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Shared Value: Double the Value?

3p Contributor | Tuesday July 22nd, 2014 | 1 Comment

Share By Lars Moratis and Ronald Jeurissen

The debate over the creating shared value (CSV) concept has recently gained traction after several years of relative silence since Porter and Kramer published their well-received Harvard Business Review article. While academics Dirk Matten and his colleagues have criticized CSV for its unoriginality and conceptual superficiality in a stinging California Management Review article, practitioners welcomed the concept — as it anchors corporate social responsibility (CSR) within a tradition of strategic management and provides an appealing, fashionable label that captures the essence of business-case approaches to CSR.

It has also been argued that CSV should be an integral part of business school curricula. Interestingly, the aspects of instrumental versus ethical CSR and the lack of interaction between business and academia have hardly received any attention in this debate.

Stating that CSR may “unite the business world and other parts of society in solving social problems,” professors Luetge and Von Liel have recently argued in the Financial Times that CSV should be an integral part of management education. They rightfully note that (future) managers should be trained in identifying and exploring win-win relationships between business and society, instead of viewing this relationship as a trade-off. Indeed, companies worldwide are increasingly recognizing the win-win opportunities between business and society. Other institutional actors, such as governments and non-governmental organizations, are making CSV part of their strategic agendas, too. Cross-sector partnerships have emerged to address some of the most pressing social problems and sustainability challenges by combining the competencies and resources of the actors involved.

The coalescence of  business and social value is unquestionably a strong point of CSV, but there is an ethical downside to it as well. Essentially, as an example of ‘instrumental CSR approaches,’ CSV  argues that profit maximization is a function of addressing a company’s social responsibilities. As such, it is characterized by an ethical detachment and a neglect of the societal necessity of moral motivation. In addition, and somewhat similar to the claim that Porter and Kramer make that CSV represents “a higher form of capitalism,” morally-motivated CSR offers a deeper sense of purpose for companies and individuals working in them.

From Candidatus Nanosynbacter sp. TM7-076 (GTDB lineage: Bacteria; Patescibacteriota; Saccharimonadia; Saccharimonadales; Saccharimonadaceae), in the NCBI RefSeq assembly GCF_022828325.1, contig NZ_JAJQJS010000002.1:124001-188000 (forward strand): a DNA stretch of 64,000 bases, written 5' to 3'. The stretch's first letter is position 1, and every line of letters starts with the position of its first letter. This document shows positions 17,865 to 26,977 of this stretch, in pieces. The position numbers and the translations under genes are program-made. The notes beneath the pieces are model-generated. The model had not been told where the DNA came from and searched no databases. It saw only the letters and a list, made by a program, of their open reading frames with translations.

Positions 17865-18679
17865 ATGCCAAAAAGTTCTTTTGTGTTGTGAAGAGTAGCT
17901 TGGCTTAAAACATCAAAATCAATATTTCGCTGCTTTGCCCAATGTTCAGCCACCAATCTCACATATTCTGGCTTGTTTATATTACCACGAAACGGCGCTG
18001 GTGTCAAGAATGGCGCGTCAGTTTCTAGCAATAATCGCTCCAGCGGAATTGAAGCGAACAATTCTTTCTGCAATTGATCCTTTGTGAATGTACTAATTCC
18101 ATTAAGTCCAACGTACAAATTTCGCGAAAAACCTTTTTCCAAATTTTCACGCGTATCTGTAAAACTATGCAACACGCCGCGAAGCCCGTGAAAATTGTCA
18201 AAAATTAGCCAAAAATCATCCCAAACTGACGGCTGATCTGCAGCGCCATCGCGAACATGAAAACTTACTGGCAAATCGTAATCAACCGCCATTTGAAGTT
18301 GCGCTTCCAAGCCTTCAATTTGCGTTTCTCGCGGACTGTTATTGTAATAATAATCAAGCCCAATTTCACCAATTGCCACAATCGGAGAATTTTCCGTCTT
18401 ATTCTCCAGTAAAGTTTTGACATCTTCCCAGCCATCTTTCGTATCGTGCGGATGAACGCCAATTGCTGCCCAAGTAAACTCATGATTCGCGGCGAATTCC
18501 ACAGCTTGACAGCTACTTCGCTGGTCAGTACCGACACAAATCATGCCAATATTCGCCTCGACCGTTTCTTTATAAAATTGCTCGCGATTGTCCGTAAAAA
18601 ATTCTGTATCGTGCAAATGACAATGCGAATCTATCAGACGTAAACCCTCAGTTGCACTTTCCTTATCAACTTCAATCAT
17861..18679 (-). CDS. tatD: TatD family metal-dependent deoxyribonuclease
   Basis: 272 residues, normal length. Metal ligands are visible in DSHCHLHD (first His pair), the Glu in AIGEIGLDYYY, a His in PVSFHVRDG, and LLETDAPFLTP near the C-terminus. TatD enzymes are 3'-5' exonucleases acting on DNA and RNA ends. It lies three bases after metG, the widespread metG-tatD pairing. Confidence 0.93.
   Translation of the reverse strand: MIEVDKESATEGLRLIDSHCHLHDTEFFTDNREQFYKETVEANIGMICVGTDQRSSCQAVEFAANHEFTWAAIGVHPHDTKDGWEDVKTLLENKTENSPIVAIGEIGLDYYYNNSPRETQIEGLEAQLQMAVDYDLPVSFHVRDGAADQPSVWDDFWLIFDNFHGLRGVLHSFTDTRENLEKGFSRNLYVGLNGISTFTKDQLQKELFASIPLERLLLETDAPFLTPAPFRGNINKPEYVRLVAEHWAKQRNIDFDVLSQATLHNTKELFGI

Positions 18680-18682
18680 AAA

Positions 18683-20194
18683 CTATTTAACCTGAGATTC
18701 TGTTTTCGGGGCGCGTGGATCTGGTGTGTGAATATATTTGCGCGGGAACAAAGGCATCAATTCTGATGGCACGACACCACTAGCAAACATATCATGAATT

Consequentially, it may even offer an enriched sense of purpose for business schools having been under intensified scrutiny as the hallmarks of capitalism. Management education should hence integrate this critical perspective on CSV as much as business schools have the responsibility towards both business and society to train (future) managers in recognizing the win-win opportunities such instrumental approaches provide. Integrating CSV in MBA curricula without this perspective only represents half the value of viewing the modern role of business in society.

But there is one other important side to this story, still: The controversy  over CSV is an illustration of the lacking relevance of academia for the corporate world. While we agree to a large extent with the arguments of management scholars Matten c.s. that the CSV concept is hardly an original advancement of existing CSR theory, academics should realize that if it weren’t for Porter and Kramer, strategic perspectives on the mutual advancement of  business and society would probably be far less popular in business than it is now.

Capitalism is a deeply paradoxical institution, as Adam Smith acknowledged when he introduced the perennially puzzling metaphor of the invisible hand. The market works in ways that economic actors themselves do not always intend, nor always understand.  In this context, CSV offers double  value: It propagates the symbiotic value-creation processes between companies and the societies in which they operate and has contributed to lifting CSR thinking from the academic confines into business reality.

Image credit: Emilio Quintana, Flickr

Lars Moratis is an experienced CSR consultant and researcher and a doctoral candidate in CSR at the Open University the Netherlands. Ronald Jeurissen is professor of business ethics at Nyenrode Busines University in the Netherlands.


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  • Chappie

    It saddens me that academia has become so disconnected from everyday society and so amoral that this is really treated as anything new. Any business community I have encountered is full of small business owners who just naturally fulfill their CSR while creating all sorts of CSV and make a profit, too. We used to call them regular God – fearing Americans and gave them lots of well deserved respect. They still, today, support their communities, churches, and charities; lead volunteer efforts; and strive to create more jobs by delivering value to their clients and customers. This often means they take from their own pockets to help others. We used to call it the American Way of doing things. It’s all voluntary and functions well till someone demands government confiscate their resources under the guise of doing on a grand scale what they are already doing voluntarily. Maybe the academics should take a sabbatical and go into the real world to open a small business at their own risk (no “too big to fail” out here). Real life can be quite educational.